If you want real advice from real experts, it isn't complicated. If you make it complicated, you have a vested interest in only hearing what you want to hear. No matter what expertise you demand, it's out there, and it's simple to find. I like Dean Wesley Smith. He's a smart guy, and knows what he's talking abut. But like all of us, you and me included, he's only telling one side of the story, and like all of us, has only his own biased experience to draw on. But if you want to believe what he says, you will, even though real research means also looking at the advice of hundreds of other top writers, agents, and editors who have books, blogs, and websites devoted to the same topic, all of whom have credentials that can't be questioned.

Too many also compare apples and oranges. It's still the case that most self-published writers who really are successful have a background in commercial publishing, built a name and a following there, and used this to become successful in self-publishing. It's also an apples/oranges case to listen to novel writing advice from someone who has never sold a novel, but who thinks nonfiction expertise crosses over. I see this far too often.

Really, if you take advice from a thirteen year old on how to write a novel, that's your fault. You can't blame Google. But if you don't take advice from Stephen King, Nora Roberts, or all those other writers on the bestseller list, you're simply not very bright, and whatever the argument, they do know more than you do.

Times change, technology changes, but talent does not, skill does not, and these people have both.

But, really, people come in two flavors: Those who believe what they want to believe, and who look for advice that will validate their belief, and those who look at every side of the question, who understand that Google gives hundreds of addresses for real experts when you want to verify something. Don't blame Google when someone listens to a thirteen year old when he can buy a thousand books written by real experts, and go to a thousand websites and blogs hosted by real experts.

An expert is not someone who agrees with you, and not someone who disagrees with you. Nor is an expert someone with a vested interest in any way, shape, or form. An expert should be a hundred people who have been there and done that, a group that as a whole gives you all the information you need you make an informed decision. And with no vested interest in any of them. That's one of the great things about listening to bestselling writers. It's not in their best interest to tell you how to write a novel that may knock them off the pedestal they're on, but they do it, anyway.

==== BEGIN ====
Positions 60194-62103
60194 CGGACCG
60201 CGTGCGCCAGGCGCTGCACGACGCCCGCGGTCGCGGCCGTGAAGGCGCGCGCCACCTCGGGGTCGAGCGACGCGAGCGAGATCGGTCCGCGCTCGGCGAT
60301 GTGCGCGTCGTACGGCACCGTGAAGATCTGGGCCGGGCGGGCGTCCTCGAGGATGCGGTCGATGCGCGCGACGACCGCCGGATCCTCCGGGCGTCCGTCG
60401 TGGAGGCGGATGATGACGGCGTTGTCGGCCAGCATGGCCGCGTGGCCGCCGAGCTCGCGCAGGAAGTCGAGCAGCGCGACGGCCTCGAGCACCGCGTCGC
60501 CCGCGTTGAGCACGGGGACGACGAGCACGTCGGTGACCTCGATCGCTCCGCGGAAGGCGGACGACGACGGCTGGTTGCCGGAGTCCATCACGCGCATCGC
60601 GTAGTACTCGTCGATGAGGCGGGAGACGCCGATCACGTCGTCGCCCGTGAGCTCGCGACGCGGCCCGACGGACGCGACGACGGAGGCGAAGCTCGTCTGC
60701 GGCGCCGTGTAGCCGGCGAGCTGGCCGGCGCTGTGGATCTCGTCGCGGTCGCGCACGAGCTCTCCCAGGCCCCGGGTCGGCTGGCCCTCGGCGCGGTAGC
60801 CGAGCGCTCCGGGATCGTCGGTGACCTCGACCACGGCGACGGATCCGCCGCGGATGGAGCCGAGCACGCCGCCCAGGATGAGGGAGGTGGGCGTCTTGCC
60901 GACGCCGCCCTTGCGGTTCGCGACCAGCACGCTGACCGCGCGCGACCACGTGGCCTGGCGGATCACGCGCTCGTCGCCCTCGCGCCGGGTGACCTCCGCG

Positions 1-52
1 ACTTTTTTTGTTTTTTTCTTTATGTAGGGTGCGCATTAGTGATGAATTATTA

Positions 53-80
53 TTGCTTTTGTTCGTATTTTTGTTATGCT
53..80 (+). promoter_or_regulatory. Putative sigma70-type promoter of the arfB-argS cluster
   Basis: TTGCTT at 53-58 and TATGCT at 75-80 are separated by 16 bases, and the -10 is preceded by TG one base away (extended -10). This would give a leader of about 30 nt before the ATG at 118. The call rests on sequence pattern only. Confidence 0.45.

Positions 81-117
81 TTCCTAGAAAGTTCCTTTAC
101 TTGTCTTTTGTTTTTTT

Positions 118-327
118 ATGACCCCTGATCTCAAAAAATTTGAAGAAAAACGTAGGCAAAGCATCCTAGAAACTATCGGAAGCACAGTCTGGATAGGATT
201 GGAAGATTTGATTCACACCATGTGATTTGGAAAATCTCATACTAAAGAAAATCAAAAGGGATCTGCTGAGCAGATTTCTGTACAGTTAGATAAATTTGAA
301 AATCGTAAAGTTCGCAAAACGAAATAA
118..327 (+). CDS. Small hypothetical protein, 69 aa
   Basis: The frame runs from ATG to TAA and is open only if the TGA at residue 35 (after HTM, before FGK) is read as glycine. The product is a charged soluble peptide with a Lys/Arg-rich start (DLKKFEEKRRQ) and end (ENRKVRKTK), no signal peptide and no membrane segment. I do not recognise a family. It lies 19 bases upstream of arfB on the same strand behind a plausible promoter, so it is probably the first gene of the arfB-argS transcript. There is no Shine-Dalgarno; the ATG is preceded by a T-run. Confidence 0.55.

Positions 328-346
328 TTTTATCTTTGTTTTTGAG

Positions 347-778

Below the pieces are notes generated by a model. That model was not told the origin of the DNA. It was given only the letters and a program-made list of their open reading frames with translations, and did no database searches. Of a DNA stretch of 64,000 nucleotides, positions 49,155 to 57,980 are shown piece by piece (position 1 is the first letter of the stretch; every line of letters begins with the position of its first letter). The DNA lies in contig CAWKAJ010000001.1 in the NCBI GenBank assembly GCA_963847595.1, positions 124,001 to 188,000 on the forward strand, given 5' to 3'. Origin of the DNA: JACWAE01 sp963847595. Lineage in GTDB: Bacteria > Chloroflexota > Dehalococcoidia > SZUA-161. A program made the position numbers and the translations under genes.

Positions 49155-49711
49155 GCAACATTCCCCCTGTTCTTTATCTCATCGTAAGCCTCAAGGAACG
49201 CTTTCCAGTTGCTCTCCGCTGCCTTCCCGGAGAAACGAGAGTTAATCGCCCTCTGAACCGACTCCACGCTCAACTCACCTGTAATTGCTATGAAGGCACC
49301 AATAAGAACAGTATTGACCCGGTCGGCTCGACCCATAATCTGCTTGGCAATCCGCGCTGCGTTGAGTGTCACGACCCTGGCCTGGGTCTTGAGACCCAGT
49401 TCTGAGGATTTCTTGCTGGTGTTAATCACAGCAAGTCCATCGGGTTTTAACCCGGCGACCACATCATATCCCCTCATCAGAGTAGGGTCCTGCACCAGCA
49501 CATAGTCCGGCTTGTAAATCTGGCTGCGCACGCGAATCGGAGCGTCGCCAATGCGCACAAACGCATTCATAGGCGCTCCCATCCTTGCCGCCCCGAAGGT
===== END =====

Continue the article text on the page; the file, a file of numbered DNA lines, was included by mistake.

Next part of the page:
But someone who has done what you have not always knows more than you do about how to do it right.

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TerryRodgers
 
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Re: Ex-pertise: Is that advice really valid?

Postby TerryRodgers » Sun Dec 09, 2012 12:44 pm

This forum would be a very deserted place if people didn't give advice. After all isn't that what a forum is for--to discuss a topic and give opinions on that topic?

Advice is an opinion or recommendation. With any opinion, it is based on the person's learning experience. Just as you are giving advice about taking advice, it is up to the individual to take the advice or look for another opinion. In my opinion ( :D ), you should never listen to just one opinion. I love Stephen King's novels. I've read just about everything he's ever written. I'm listening to "Lisey's Story" right now on audio and last month I finished "Under the Dome". But there is one thing Mr. King does that may give someone new a hard time in selling their novel. Mr. King uses cliches out the yingyang. I love the way he uses them, but every agent and bestselling author that I have ever listened or spoken to will tell you to not use cliches. If I tell someone to never use cliches even though I've never sold a novel, is that person not to listen? Sure, because I'm only one person.

One thing I disagree with in your column is finding an agent. You do not have to have an agent to give advice about how to find an agent. It takes two things to find an agent: one, write a compelling story; two, write a compelling query to back the compelling story. That's it. So even if I do not have an agent, I can surely give advice on how to find one because it's only two simple steps.

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Re: Ex-pertise: Is that advice really valid?

Postby allz28 » Sun Dec 09, 2012 6:38 pm

I participate in a lot of auto-repair forums in addition to this one. The nice thing about those is that you can almost immediately determine if the advice you get is good because it will either fix your problem or it won't. There's no grey area. Anyway, I've noticed on those forums that I get far more correct advice than incorrect. And I'd venture to say that is the same case in these forums, even though almost everything about writing is grey.

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Linton Robinson
 
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Re: Ex-pertise: Is that advice really valid?

Postby Linton Robinson » Mon Dec 10, 2012 3:43 am

Obviously I'm not saying nobody should give or take advice.
What I'm saying is that advice from people who don't know what they're talking about is worse than useless: it can be harmful.

Regarding the "how to get an agent" thing, I guess you could say (as some here seem to think) that you don't actually have to know how to do something in order to tell people how to do it, but that seems rather a risky and pointless activity.

To return to the agent thing, there is a LOT more to getting an agent than just having something that could sell and writing a query. Believe me. And I have had a couple of agents and know several more.

But I really think it's important to look at people telling you how to write and sell and see if they have actually ever written anything that anybody bought. And in fact, whether even experts in a field are actually up on what you are trying to accomplish. (e.g. guy who works for Random House knowing about marketing self-published work, etc.)

A weird thing about writing is that there are SO MANY people out there saying "Do this", "Do that" with great conviction when they have no accomplishment in the field at all.